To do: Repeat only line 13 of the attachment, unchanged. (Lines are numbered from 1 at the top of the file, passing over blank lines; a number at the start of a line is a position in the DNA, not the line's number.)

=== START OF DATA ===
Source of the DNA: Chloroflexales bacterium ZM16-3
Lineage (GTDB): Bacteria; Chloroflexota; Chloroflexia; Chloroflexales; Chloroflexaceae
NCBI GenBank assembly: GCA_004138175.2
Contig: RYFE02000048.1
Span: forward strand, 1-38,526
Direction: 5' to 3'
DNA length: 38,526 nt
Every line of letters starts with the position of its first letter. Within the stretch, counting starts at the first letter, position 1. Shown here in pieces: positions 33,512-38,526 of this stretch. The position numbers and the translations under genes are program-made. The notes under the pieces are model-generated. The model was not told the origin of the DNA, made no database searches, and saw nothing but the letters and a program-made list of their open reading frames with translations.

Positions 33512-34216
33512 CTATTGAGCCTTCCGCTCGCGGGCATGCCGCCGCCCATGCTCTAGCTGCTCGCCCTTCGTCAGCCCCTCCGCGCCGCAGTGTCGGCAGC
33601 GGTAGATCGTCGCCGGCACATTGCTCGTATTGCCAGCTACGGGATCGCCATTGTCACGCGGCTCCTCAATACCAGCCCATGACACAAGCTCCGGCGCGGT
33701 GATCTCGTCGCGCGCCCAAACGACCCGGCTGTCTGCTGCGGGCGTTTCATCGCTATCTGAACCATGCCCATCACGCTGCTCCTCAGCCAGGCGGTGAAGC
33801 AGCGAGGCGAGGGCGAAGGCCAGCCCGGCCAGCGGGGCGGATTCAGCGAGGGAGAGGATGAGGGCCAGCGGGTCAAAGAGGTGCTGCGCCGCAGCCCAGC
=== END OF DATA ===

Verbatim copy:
33801 AGCGAGGCGAGGGCGAAGGCCAGCCCGGCCAGCGGGGCGGATTCAGCGAGGGAGAGGATGAGGGCCAGCGGGTCAAAGAGGTGCTGCGCCGCAGCCCAGC